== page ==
Symposium logo pays homage to Millers, top designers

A top graphic designer decided that two Columbus community leaders were sitting on some of the best ideas for a logo to represent Columbus’ newest architectural venture.

Rick Valicenti of the Thirst design firm in Chicago took inspiration from designer Alexander Girard’s chair cushions and a rug in the kitchen of the late industrialist and philanthropist J. Irwin Miller and his wife, arts advocate Xenia Miller. Valicenti then added a bit of geometry from a second world-famous designer, Paul Rand, who created Columbus’ original dancing Cs logo in 1974.

The result is Valicenti’s logo for the Exhibit Columbus symposium, which runs today through Saturday at several downtown Columbus locations.

In some representations online, the logo letters transform into a variety of colors and shapes like a fanciful cartoon.

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Within the letters of the colorful logo are some literal Girard patterns used in the Miller House, Modernist architect Eero Saarinen’s showcase/tourist attraction owned and operated by the Indianapolis Museum of Art that draws visitors from all over the world.

Valicenti said some people may even find a hint of Chaos I designer Jean Tinguely’s playful exuberance in some of the different manifestations of the logo.

Richard McCoy, who championed the idea of Exhibit Columbus, casually suggested that Valicenti take his color palette from the Girard patterns.

“And I thought, ‘Oh my — that is such a direct shot and direct line right back to the place where the Millers were among those who inspired so many people to come to this city,” Valicenti said. “And here they were sitting on it.

Valicenti said he felt the design for Exhibit Columbus should be as spirited as the Alexander Girard patterns.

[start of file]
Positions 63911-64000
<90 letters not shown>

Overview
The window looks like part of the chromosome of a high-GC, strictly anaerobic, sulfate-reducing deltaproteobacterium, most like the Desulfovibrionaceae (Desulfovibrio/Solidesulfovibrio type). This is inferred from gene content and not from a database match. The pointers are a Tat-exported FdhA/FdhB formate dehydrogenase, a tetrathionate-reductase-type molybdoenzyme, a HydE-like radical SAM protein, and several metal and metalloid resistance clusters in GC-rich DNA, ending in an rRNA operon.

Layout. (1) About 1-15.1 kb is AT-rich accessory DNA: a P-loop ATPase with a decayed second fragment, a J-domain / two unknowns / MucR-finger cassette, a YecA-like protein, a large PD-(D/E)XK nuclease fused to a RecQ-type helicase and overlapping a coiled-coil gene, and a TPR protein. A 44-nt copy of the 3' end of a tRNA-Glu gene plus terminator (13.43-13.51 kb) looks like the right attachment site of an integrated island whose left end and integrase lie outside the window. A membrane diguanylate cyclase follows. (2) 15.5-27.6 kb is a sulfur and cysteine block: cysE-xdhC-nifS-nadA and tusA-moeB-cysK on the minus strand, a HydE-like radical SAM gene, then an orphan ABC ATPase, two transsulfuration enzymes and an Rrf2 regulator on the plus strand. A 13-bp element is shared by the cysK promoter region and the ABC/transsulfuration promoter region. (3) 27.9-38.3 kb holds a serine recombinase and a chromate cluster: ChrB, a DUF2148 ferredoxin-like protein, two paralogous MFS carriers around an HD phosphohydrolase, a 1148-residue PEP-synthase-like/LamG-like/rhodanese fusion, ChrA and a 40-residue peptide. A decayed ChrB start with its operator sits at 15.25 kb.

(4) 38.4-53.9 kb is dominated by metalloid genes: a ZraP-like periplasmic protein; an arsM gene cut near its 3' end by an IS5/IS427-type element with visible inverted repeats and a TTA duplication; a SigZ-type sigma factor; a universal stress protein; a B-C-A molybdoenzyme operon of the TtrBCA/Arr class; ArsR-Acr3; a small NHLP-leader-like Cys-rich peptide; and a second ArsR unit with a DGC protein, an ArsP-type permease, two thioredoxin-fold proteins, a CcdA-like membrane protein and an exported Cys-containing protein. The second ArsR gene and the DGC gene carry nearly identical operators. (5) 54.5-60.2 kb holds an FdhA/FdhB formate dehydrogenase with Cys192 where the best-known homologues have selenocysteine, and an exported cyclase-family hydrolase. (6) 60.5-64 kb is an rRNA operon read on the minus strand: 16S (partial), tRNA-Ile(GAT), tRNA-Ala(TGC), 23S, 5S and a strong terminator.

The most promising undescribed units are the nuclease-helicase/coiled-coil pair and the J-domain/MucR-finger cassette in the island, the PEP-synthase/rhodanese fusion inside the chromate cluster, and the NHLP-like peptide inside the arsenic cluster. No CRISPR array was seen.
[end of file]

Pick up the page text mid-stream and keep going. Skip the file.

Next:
“When I look at them, I’m humbled to see all that came before,” he said.

Some of the elements in Valicenti’s logo also were inspired by a Girard 30-foot mural of various textile designs and shapes in what was Irwin Union Bank — now the Irwin Conference Center — on Washington Street. The mural recently was publicly auctioned for $22,500.

Valicenti said he jumped at the chance to create the Exhibit Columbus logo.

“To be able to come here and extend the legacy and the spirit of those maestros of design? It was like cake fell from heaven and landed on my head,” Valicenti said.

Valicenti’s finished product was funded in part by a $35,000 grant from the Columbus Area Visitors Center.

“It’s definitely what we hoped for,” McCoy said. “It is in a sense the first installation of the exhibition.”

McCoy said he hopes such creativity will be a springboard for the 10 Miller Prize finalists to think about making something new that extends the local design legacy and extends the architectural conversation.

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Rick Valicenti’s work with his Thirst design firm in Chicago specializes in projects for high-profile clients in the architectural, performing arts and education communities.

His work has been exhibited at the Museum of Modern Art, resides in the permanent collections of the Yale and Columbia University libraries, Denver Art Museum and the Art Institute of Chicago, and has been published in The New York Times.

The White House honored Valicenti in 2011 with the Smithsonian Cooper Hewitt, National Design Award for Communication Design.

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6 to 8 p.m.: 10: The Miller Prize Competition Finalists, IU Center for Art + Design, 310 Jackson St. Free, no ticket required.


9 to 11:45 a.m.: Modern Art and Life, featuring a variety of presentations. Requires ticket.

11:45 a.m. to 12:30 p.m.: Miller Prize Finalist panel discussion. Requires ticket.

5:20 to 7:45 p.m.: “Architecture in Everyday Life,” panel discussion with guests including architects Deborah Berke, Michael Van Valekenburgh and Robert A.M. Stern with moderator Will Miller. Panel discussion free for people who register.

All Friday programs at The Commons, 300 Washington St.


2 to 5 p.m.: “The Future of Design in Columbus.” Presentations by the Exhibit Columbus Curatorial Team and partners for the 2017 exhibition. Requires ticket.

All Saturday programs at First Christian Church, 536 Fifth St.

Cost: Friday, Saturday symposium sessions $35 per day or $60 for two days. University students, $10 per day.

Complete schedule: Visit